Managing pitfalls of pit latrines

Our writer Manuel Ntoyai  spoke to Director for Water, Hygiene and Sanitation (Wash) at World Vision Kenya Enock Oruko on the state of sanitation in the country

People Daily: Neglect of pit latrines has been cited as a major problem for many households. Overflowing latrines are common. Comment on the situation.

Enock Oruko:  When pit latrines fill up, they need to be emptied. In urban centres, the emptying can be done using exhausters that dump it in designated places for treatment.

For poor households, the cost of procuring exhauster services may be too high, hence leading to neglect of full pits. This poses health risks.

In rural areas, exhausters may not be available. And even if they exist, operators may lack treatment plants where the waste is dumped. This can  mean excreta being emptied in rivers or other open spaces, resulting in environmental contamination.

Households can address this challenge by building two pit latrines, which can be used inter-changeably.

When one is full, you cover the hole and begin using the second one. After about three years, the waste will have undergone natural decomposition and can be safely scooped out to allow for the toilet to be used again.

Another alternative is to use commercial products with microorganisms, which besides  keeping the latrine fresh, continually breakdown the waste — at a fast rate — hence ensuring that the toilets never fill up.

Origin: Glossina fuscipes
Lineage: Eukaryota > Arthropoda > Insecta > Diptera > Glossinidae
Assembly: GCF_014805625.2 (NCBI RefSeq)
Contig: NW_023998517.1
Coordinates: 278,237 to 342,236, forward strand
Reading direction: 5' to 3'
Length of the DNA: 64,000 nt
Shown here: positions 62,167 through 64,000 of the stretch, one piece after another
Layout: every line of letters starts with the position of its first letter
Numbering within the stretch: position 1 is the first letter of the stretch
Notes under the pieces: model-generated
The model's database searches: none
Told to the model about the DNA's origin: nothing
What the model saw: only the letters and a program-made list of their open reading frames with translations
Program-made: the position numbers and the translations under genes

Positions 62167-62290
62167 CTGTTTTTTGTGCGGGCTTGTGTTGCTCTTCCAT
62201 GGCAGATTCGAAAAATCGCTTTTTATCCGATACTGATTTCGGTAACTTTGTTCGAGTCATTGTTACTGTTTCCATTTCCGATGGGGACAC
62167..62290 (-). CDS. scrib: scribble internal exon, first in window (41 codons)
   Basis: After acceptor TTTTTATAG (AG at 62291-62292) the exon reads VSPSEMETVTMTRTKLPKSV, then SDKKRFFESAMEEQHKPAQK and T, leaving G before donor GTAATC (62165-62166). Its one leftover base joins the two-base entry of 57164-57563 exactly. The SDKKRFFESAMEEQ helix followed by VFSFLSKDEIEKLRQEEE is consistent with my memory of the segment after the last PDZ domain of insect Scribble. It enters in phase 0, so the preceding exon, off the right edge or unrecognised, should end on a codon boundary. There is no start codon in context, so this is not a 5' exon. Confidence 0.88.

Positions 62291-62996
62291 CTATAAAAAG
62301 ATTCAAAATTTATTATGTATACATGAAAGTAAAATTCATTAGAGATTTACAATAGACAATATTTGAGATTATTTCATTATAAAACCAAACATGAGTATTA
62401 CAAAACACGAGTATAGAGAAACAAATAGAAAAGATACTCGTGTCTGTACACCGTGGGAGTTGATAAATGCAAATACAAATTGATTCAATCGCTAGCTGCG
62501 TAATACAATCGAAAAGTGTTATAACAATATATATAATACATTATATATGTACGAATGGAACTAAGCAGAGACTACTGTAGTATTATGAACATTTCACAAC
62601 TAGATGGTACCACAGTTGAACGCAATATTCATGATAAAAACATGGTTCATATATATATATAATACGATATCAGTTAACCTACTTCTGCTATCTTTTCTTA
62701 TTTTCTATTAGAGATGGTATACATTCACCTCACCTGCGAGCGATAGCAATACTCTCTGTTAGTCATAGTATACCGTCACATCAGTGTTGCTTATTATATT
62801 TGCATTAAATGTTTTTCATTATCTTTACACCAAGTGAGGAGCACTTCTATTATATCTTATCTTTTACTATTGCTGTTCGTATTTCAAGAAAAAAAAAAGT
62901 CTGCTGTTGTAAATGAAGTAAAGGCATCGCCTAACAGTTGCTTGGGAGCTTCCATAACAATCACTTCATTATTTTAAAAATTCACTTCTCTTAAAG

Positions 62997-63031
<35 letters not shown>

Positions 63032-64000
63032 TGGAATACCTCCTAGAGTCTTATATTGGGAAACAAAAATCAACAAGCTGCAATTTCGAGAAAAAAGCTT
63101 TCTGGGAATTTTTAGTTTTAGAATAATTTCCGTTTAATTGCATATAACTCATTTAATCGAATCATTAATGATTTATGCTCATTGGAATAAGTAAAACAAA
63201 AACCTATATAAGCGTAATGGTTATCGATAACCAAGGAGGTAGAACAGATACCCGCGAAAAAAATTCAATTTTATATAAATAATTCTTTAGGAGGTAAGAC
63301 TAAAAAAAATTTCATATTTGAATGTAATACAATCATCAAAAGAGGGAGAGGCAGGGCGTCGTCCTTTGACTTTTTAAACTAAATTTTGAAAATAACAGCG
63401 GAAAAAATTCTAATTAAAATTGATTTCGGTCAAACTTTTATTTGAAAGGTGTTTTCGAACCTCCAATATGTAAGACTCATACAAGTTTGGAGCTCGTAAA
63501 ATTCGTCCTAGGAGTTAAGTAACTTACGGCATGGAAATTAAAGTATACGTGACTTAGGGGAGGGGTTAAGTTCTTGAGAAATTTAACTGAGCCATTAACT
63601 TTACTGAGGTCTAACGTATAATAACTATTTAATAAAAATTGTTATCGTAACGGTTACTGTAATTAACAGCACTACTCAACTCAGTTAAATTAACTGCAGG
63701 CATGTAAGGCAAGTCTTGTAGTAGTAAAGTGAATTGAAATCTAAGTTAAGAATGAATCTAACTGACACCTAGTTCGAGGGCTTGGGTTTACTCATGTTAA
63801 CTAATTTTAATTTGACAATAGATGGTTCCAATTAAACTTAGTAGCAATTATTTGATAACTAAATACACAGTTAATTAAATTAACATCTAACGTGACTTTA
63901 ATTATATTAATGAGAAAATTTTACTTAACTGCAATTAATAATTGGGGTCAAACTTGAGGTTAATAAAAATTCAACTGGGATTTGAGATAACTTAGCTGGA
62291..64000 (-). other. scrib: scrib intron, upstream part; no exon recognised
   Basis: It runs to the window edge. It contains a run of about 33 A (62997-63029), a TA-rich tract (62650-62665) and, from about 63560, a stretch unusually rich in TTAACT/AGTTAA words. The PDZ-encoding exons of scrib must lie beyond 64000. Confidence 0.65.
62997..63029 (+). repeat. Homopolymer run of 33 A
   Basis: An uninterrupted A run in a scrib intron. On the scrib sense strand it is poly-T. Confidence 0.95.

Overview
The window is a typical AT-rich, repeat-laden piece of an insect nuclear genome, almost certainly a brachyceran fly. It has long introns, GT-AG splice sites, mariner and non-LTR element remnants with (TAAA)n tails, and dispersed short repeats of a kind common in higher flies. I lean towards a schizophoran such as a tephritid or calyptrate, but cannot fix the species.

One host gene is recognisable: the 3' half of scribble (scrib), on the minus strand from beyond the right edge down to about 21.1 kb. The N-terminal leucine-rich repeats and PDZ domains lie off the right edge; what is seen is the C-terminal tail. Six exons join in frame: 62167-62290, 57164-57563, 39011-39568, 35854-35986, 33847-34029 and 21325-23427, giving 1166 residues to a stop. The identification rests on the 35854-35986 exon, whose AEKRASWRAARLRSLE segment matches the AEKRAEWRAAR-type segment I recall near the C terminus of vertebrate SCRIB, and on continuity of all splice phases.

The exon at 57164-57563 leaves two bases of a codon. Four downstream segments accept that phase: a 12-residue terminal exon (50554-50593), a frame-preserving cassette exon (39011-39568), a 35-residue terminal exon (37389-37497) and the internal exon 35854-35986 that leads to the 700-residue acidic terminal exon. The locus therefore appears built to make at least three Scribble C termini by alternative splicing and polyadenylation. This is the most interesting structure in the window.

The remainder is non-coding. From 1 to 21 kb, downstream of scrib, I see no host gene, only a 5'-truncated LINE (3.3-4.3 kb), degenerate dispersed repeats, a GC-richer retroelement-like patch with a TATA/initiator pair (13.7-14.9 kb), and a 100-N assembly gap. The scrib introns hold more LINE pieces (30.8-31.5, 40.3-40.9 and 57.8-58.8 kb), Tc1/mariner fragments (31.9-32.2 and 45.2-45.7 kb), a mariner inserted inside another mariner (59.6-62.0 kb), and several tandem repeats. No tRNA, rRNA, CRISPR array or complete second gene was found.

Q: There have been many reports of pit latrines collapsing and causing deaths and injuries. How can the public avoid these accidents?

A: People should avoid building latrines in flood prone areas or within water courses where rainwater usually collects and flows.

Weak soil structures such those in sand or black cotton soils are unstable for latrines. In such areas, it is important to adequately reinforce pits during construction so as to make them strong. This can be achieved by lining the walls of the pits with bricks or blocks. 

Q: Sharing of latrines in informal settlements is a worrying trend for women in terms of safety and health. Comment.

A: In informal settlements, the cleanliness of toilets is not usually maintained due to the large volume of people sharing limited facilities. Such unhygienic conditions make women vulnerable to infections.

Sometimes, when toilets are located from residential houses and are  not well lit or secured, women are exposed to attacks including rape as they visit the toilet especially at night.

Toilets facilities should be gender friendly. For instance, men can stand while using the toilet but women need to squat. The design  of the facility should be ideal for both genders.

Q: What are the challenges we face as a country in achieving sustainable sanitation in informal settlements and other urban areas?

A: Informal settlements are not usually captured or represented in county physical plans. This makes it difficult for the government to put in place necessary sanitation infrastructure in such areas.

To tackle this challenge, the government can either relocate residents to formal settlements or find ways of formalising the settlements.

Q: How have centralised sanitation systems contributed to poor sanitation levels in the country.

A: Rural-urban migration has led to an influx of populations in cities and towns, hence increasing the for accommodation.

This rapid growth of housing units has put pressure on existing sanitation systems thus leading to burst sewer lines that are common in most urban estates. This calls for continuous review and upgrade of sanitation infrastructure to meet the growing demand for houses.

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